This work is aimed at considering the problem of correlation of the religious system that existed in Ancient Egypt with the terminology that has developed in the religious studies literature for qualitative characterisation of one or another tradition.
The relevance of the chosen topic lies in the fact that the problem of insufficient correspondence of the terminological apparatus established in religious studies is not adequately addressed in domestic studies. The definition of such categories as « polytheism » and « monotheism » goes back to the Abrahamic religious tradition. If we consider Judaism and its derivative religions as the standard of monotheism, then a problem arises in determining the nature of more ancient religious systems, which have the idea of a single god, but have completely different symbolic rows and iconographic traditions.

Scientific innovancy of the work consists in the refusal from reductionism when using such categories of religious studies as « polytheism » and « monotheism » when applying phenomenological approach to the study of religion of Ancient Egypt, which allowed to consider not yet studied aspects of the problem of typology of religious systems.
The practical significance of the work lies in the possibility of using the results of the study for possible correction of the ideas about the ancient Egyptian religion as an unambiguously polytheistic religious system.

The object of the study is a variety of ideas about the divine in ancient Egyptian religion. The subject of the study is the problem of correlation of the Egyptians’ ideas about the divine with the types of religious culture established in religious studies.
The aim of the study is to prove the inconsistency of the representations about god in the religion of Ancient Egypt with such types of religious culture as polytheism, Abrahamic monotheism and genotheism. To fulfil this goal the following tasks are set: to reconstruct the ideas about God in the religion of Ancient Egypt as close as possible to the ideas of the bearers of this tradition and to compare the results of the reconstruction with the types of religious culture established in the scientific environment.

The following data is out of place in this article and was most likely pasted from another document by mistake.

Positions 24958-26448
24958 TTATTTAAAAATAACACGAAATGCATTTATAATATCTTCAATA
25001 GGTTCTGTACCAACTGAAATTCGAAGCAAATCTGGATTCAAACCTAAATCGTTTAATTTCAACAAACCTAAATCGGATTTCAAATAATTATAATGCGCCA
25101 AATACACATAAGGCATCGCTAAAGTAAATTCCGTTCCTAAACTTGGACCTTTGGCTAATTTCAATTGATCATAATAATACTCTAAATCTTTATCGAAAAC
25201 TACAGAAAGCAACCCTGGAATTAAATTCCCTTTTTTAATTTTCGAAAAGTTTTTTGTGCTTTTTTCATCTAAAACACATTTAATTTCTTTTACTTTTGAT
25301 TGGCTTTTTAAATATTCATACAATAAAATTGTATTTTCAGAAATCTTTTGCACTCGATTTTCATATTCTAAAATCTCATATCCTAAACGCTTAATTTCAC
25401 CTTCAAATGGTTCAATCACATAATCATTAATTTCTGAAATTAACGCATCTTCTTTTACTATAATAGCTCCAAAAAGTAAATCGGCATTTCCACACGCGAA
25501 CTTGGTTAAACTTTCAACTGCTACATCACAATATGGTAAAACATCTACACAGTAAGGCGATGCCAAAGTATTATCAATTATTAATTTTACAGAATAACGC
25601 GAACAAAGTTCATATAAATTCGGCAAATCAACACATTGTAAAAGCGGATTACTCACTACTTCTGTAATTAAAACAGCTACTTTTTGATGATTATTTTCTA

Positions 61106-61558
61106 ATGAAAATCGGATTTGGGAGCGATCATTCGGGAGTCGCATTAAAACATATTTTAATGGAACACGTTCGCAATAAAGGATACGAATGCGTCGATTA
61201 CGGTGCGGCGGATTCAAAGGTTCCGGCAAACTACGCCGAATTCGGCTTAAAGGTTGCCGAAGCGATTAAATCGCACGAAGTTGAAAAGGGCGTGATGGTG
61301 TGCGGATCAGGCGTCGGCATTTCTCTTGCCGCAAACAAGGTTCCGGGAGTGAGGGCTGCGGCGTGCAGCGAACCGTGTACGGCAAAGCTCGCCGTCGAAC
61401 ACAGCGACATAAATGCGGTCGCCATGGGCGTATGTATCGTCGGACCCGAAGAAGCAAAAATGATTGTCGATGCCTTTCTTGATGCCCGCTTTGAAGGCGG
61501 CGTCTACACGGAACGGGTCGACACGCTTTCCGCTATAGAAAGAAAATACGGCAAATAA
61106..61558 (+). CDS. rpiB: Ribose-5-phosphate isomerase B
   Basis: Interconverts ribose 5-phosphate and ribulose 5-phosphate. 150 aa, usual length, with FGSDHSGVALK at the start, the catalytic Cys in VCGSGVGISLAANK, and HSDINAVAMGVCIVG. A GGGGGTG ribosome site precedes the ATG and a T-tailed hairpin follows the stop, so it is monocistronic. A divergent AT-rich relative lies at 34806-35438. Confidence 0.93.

The methodological basis of the work is the use of different approaches to the study of the subject of research. When considering the religion of Ancient Egypt in its development, the historical approach is used. Following the principle of objectivity allows minimising subjective cognitive errors that prevent the achievement of scientific truth. The comparative approach is used to compare Egyptian religious ideas with other traditions. When studying ancient Egyptian religion as a holistic complex of interrelated elements, a systematic approach is used. Structural-functional analysis allows to reveal the structure and functioning of individual parts and subsystems of the religious system. In order to avoid inadmissible simplifications when using the systemic approach, the principle of anti-reductionism is applied. The hermeneutic method is used to achieve understanding of the meaning of religious texts of Ancient Egypt.

The chronological framework of the study covers the period from the emergence of writing and statehood in Egypt to the integration of Egypt into the Roman Empire. The lower chronological boundary is the emergence of the I Dynasty around 3000 BC. The upper boundary of the study is 30 BC.
The structure of the study proceeds from the set tasks. The work includes an introduction, two chapters, conclusion, list of sources and literature used.


Formulating the problem of typologisation of the religion of Ancient Egypt